Tillerson in London to urge pressure on North Korea

The US delegation swept into No 10 this morning without a moment's pause to set our their priorities for the day's meetings

"We had hoped for a much stronger resolution", Tillerson said of the latest U.N. Security Council sanctions on North Korea, which the United States supported in the face of Chinese opposition to stronger sanctions.

The move announced by European Union headquarters Thursday follows the Security Council resolution of August 5, which bans North Korea from exporting coal, iron, lead and seafood products estimated to be worth over $1 billion.

Tillerson's policy adviser Brian Hook said the Secretary of State "never misses an opportunity in bilateral, multilateral settings to raise North Korea and the need to increase pressure on North Korea".

But opposition from China and Russian Federation forced the U.N.to approve weaker measures, although it did ban textile exports, an important source of its revenue for the North.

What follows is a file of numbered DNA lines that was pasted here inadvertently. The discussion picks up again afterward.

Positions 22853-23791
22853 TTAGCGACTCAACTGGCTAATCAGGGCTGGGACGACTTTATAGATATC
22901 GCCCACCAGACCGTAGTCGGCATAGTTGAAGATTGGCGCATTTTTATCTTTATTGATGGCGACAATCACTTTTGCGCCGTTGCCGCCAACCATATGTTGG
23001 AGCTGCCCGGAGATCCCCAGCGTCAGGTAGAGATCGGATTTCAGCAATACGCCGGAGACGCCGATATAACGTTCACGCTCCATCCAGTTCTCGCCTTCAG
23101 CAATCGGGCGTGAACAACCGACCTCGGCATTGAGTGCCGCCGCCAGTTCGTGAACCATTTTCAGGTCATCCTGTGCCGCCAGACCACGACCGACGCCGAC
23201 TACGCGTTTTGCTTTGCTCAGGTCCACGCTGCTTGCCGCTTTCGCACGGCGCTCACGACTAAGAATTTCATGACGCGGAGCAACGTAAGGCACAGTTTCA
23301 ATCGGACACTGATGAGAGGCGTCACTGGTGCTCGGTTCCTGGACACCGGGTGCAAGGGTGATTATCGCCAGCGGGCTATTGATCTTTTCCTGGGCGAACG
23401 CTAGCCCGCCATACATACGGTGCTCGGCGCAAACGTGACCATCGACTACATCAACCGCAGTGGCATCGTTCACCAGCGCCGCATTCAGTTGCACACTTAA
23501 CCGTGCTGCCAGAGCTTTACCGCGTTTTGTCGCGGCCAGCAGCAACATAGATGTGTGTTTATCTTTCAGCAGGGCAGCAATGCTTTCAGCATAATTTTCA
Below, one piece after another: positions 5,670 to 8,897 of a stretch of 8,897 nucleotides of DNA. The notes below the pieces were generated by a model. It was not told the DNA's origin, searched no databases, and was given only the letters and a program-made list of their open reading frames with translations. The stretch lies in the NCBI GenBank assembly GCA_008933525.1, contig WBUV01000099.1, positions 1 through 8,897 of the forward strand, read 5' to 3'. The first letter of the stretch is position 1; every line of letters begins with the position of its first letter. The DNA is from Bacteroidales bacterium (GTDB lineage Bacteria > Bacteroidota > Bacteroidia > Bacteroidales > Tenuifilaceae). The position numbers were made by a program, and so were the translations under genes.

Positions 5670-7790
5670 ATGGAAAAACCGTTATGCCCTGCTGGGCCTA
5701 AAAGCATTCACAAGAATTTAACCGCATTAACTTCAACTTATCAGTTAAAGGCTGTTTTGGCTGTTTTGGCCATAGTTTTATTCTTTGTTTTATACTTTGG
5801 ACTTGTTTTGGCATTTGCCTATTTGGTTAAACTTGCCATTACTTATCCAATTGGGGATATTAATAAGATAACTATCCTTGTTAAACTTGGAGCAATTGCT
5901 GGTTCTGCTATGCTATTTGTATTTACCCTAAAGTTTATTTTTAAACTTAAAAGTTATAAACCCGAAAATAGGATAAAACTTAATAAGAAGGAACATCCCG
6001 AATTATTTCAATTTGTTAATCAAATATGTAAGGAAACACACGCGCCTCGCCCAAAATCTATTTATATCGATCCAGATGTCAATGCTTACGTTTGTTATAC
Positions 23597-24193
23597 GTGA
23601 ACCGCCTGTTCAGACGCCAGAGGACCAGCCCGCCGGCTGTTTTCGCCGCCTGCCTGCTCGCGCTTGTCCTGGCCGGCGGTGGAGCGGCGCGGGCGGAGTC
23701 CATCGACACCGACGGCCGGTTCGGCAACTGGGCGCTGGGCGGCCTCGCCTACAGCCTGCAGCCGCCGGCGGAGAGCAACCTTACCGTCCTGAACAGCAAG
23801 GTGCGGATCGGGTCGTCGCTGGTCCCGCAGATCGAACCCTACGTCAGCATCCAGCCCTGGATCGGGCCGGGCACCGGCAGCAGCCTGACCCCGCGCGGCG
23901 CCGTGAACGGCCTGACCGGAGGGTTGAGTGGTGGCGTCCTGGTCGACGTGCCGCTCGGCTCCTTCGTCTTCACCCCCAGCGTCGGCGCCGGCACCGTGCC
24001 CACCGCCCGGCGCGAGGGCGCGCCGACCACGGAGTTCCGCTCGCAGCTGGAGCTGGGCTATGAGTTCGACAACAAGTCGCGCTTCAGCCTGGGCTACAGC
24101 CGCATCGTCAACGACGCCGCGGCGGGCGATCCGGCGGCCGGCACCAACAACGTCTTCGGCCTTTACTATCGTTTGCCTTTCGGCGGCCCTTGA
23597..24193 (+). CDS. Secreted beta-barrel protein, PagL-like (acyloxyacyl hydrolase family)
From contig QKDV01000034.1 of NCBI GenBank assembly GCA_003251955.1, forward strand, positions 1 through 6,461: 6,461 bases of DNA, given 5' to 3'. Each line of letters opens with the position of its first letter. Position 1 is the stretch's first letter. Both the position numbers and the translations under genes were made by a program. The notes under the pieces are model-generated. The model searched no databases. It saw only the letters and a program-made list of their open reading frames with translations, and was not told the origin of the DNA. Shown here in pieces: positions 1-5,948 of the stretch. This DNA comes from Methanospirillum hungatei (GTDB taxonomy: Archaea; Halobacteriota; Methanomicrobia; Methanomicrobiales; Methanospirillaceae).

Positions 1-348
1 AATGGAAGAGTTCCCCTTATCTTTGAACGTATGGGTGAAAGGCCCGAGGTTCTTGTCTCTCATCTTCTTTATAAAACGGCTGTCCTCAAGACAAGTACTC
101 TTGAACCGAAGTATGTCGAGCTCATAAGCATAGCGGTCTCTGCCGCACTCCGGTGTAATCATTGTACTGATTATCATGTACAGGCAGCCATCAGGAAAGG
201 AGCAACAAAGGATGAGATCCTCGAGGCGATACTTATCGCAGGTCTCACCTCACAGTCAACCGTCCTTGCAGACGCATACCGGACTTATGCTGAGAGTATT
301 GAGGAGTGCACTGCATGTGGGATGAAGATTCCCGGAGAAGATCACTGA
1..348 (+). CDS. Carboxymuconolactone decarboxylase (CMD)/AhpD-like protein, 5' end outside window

U.S. Secretary of State Rex Tillerson acknowledged Thursday that it will be hard to enforce an oil embargo on North Korea unless China cooperates.

US Secretary of State Rex Tillerson called on all nations, including China and Russian Federation, to step up pressure on North Korea following its latest missile launch Thursday.

This is Secretary Tillerson's second visit to the United Kingdom since taking up his post, and follows his visit in May after the Manchester terror attack.

"China supplies North Korea with most of its oil [and] Russian Federation is the largest employer of North Korean forced labor", the secretary said. "We call on all nations to take new measures against the Kim regime".

Downing Street said Mrs May also raised the Iran nuclear deal - loathed by Donald Trump - "underlining its importance in preventing Iran procuring nuclear weapons".

British Foreign Minister Boris Johnson reiterated Britain's commitment to tackle "the aggressive and illegal actions of the North Korean regime".

The aim of the meeting - attended by the UN envoy for Libya Ghassan Salamé and representatives from France, Italy, Egypt and the United Arab Emirates - is to "discuss how to break the political deadlock in Libya", Britain's foreign ministry said.

Related news: